Texas Piper,
The Celibate Priesthood is a Latin Thing, not a Communion with Rome Thing.  And it has been so for centuries.  You need not wait for the Ordinariate to have non celibate priests in communion with Rome.  Hie the to Eastern Rites if that’s your only issue.

[57] Posted by Bo on 1-16-2011 at 11:50 PM · [top]

I find it odd, in light of our Lord’s words recorded in Scripture, how readily some dismiss the Catholic doctrine that the sacrifice of Calvary is made present in the Eucharist.  After all, isn’t it just maybe possible that in the Institution narratives Christ is saying that the Sacrifice of Calvary is somehow made present in the Upper Room on Holy Thursday, when He states:  “...for this is my blood of the covenant which is [not “will be”] poured out for the forgiveness of sins.”  (Matt. 26:28.)  “This is my blood of the covenant which is poured out for many.”  (Mark 14:24.)  “This is my body which is given for you….This chalice which is poured out for you is the new covenant in my blood.”  (Luke 22:20.) If the Sacrifice of Calvary can be made present in the Upper Room on Holy Thursday, why can’t it be made present on Christian altars in the year 2011, especially since Christ commands his ministers to “Do this in remembrance of me.”  (luke 22:19)?

If the Catholic Church is “guilty” of anything here, it is taking the words of Christ “too literally” (like it does with Luke 16:18, John 20:23, etc.).

[58] Posted by slcath on 1-16-2011 at 11:50 PM · [top]

Ah, the particular tastes of Pius XII continue to institutionalize the Marian observances.  In the biography of him I read not too long ago, the author was making the point that Pius felt very strongly about trying to integrate the veneration of Mary as highly within the church heiarchy as possible.  Of course the practice is as old as the Church, but official recognition and promotion (especially during the post-war years apparently) peaked as did his papacy.  I was suprised to learn that these things happened so recently.

Then again, Infallibility of the Magisterium and Pope speaking as one wasn’t official until Vatican I I believe in the 1870’s?  Good to keep these things in perspective.

KTF!...mrb

[59] Posted by Mike Bertaut on 1-16-2011 at 11:55 PM · [top]

#57- That’s all fine & dandy, but the issue is that I am not an Eastern Rite Christian. I am an Anglican, and wish to retain my Anglican identity. The ordinariate is tempeting, but non-celibacy would have to be permitted for me to swim the river.

[60] Posted by texaspiper on 1-17-2011 at 01:12 AM · [top]

Re this Fr. OBrien,
Within every theology there are ways of emphasizing certain aspects of the theology in ways that if taken too far wind up misstating the theology.  At one point there was a bit too much of this “power of the priest” thing.  (I tend to think that that era in Catholicism stressed the Divinity of Christ over the humanity; the next one since VII overcompensated in the other direction.  The image of the priesthood in Catholicism tends to follow which side of the divine/human Christ we are emphasizing at the time.)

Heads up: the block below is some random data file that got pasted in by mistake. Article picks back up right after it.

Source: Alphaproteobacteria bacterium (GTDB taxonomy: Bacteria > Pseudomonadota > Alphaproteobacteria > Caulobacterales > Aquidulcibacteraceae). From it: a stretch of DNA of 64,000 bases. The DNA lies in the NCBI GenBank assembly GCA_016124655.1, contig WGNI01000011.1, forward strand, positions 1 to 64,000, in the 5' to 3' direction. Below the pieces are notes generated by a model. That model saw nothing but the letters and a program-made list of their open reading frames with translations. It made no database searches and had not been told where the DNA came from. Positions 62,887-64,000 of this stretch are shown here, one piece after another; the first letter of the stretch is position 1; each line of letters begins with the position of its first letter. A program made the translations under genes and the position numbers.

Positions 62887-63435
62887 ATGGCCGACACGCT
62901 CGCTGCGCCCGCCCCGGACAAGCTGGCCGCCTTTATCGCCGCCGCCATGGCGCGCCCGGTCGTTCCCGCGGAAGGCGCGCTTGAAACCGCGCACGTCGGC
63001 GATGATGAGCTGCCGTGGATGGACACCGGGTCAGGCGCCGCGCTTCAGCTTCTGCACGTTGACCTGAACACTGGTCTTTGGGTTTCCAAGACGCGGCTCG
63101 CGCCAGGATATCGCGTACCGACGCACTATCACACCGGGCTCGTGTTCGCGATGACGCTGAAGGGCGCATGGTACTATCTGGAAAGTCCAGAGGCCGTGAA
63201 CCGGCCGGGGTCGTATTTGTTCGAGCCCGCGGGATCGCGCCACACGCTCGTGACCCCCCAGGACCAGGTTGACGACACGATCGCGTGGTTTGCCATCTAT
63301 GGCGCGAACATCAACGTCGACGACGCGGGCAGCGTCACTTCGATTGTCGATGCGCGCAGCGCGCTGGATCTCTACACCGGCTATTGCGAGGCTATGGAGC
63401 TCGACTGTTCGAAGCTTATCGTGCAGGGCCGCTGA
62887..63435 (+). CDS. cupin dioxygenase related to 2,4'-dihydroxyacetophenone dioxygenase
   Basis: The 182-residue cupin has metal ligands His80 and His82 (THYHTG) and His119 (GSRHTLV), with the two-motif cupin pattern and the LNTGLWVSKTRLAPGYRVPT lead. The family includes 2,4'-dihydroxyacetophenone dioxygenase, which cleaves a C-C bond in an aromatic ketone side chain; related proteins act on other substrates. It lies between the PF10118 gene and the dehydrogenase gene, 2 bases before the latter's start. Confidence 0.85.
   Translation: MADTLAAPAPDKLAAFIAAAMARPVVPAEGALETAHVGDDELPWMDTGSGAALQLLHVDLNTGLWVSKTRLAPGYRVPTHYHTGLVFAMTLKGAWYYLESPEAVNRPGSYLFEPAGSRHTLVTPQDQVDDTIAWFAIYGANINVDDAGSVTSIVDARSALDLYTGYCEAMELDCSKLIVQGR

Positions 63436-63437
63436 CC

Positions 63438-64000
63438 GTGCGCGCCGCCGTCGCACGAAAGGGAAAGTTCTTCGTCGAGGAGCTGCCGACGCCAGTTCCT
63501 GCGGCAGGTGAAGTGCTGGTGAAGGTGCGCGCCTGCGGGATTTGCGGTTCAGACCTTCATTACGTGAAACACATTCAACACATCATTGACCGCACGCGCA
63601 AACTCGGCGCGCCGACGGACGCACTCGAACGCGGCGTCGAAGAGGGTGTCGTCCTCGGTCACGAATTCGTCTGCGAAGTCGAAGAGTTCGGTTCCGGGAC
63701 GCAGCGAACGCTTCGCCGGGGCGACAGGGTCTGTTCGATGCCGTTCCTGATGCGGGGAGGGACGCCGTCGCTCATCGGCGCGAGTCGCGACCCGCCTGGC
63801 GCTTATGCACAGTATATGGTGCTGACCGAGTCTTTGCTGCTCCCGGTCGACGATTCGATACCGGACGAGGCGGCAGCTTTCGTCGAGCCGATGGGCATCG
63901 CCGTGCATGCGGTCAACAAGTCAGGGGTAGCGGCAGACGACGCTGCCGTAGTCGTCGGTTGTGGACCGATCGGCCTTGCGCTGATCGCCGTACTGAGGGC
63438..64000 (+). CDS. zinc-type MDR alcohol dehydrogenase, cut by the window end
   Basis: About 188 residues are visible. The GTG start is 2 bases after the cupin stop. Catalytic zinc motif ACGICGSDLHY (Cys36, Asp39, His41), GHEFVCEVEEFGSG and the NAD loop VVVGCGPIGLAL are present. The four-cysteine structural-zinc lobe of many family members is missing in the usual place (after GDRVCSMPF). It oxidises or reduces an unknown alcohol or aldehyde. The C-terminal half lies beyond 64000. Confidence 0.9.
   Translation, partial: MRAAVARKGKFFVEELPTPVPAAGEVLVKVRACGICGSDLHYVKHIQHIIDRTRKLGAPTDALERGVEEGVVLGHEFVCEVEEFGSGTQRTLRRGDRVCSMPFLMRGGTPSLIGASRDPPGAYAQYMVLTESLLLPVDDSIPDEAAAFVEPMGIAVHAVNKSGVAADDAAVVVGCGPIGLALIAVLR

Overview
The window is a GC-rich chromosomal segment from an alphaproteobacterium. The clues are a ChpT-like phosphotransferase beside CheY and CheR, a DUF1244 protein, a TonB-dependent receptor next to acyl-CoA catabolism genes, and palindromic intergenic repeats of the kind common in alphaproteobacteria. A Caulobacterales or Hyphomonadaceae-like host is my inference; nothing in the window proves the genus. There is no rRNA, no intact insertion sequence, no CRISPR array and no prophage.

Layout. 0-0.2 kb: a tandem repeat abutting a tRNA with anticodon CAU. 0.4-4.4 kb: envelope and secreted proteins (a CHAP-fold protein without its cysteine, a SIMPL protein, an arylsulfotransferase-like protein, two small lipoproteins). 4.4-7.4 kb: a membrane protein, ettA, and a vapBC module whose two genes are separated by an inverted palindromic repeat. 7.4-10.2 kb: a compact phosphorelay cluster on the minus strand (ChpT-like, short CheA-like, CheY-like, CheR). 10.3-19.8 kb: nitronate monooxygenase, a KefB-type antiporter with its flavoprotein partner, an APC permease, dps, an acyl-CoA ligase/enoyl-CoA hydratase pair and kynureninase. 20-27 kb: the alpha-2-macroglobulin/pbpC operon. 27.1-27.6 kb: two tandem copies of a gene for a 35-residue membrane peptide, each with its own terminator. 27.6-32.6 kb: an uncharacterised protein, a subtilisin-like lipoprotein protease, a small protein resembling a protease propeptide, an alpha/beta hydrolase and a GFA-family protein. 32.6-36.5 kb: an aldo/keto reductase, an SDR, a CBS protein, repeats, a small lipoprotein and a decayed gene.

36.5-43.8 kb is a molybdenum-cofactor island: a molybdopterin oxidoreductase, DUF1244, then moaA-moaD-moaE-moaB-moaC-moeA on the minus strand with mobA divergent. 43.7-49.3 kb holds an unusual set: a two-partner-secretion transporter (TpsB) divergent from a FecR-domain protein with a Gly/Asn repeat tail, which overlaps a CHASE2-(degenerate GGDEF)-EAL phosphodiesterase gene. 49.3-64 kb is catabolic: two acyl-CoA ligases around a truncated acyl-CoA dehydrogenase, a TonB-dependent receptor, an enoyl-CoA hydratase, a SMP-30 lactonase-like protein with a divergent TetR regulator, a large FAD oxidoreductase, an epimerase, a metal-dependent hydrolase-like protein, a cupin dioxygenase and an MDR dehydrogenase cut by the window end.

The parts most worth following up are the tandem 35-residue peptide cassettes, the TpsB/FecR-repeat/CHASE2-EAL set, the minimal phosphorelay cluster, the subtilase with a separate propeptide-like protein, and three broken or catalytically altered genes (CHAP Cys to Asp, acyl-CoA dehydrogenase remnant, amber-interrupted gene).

So caught up in his enthusiasm for the wonders of the priesthood,  Fr.Obrien became careless in his language. As people have shown here, it can be understood in an orthodox fashion,  and those reviewing for the imprimatur were used to this sort of language at the time. 
To my ear, it sounds over the top, as someone said, and so close to misstating doctrine that it makes me quite uncomfortable.  But I believe that this is the sort of thing about which, if it were pointed out to Fr. OBrien, he would have said, “Well, of course, I didn’t mean *that*.”  Can’t prove it though. 
I feel as if you are judging Catholicism by a popular work of a sort, that if one chose something equivalent from the Protestant side,  one might also find things said that while not exactly wrong,  are overstated to the point that they are almost wrong.  Could you find no such writings in the past 100 years which were once popular?
Susan Peterson

[61] Posted by eulogos on 1-17-2011 at 01:20 AM · [top]

I am not sure why Mr. Ould wrote this.  These man became Catholic,  they heard a Catholic sermon from a Catholic bishop.  What is remarkable about this?  That was my reaction to reading Mr. Ould’s remarks.

The person you most upset , the first commenter, is, I believe, an Anglo-Catholic.  And the truth is that there is nothing in this sermon which these men did not already believe as Anglicans.  Furthermore, I was taught the doctrines behind everything in this sermon as an Anglican, by my baptismal sponsor,  and the Sacrifice of the Mass as well. Those Anglicans who still believe what I was taught as an Anglican,  yet cannot accept those last bits of doctrine taught by the Church in communion with the See of Peter,  are in a terrible place right now. There is supposed to be a place for them in ACNA, but when you tell them not only that you disagree with their beliefs, but that by believing them they reject the gospel, that doesn’t seem to be much room.  I think that is why you got the reaction you did from Via Orthodoxy.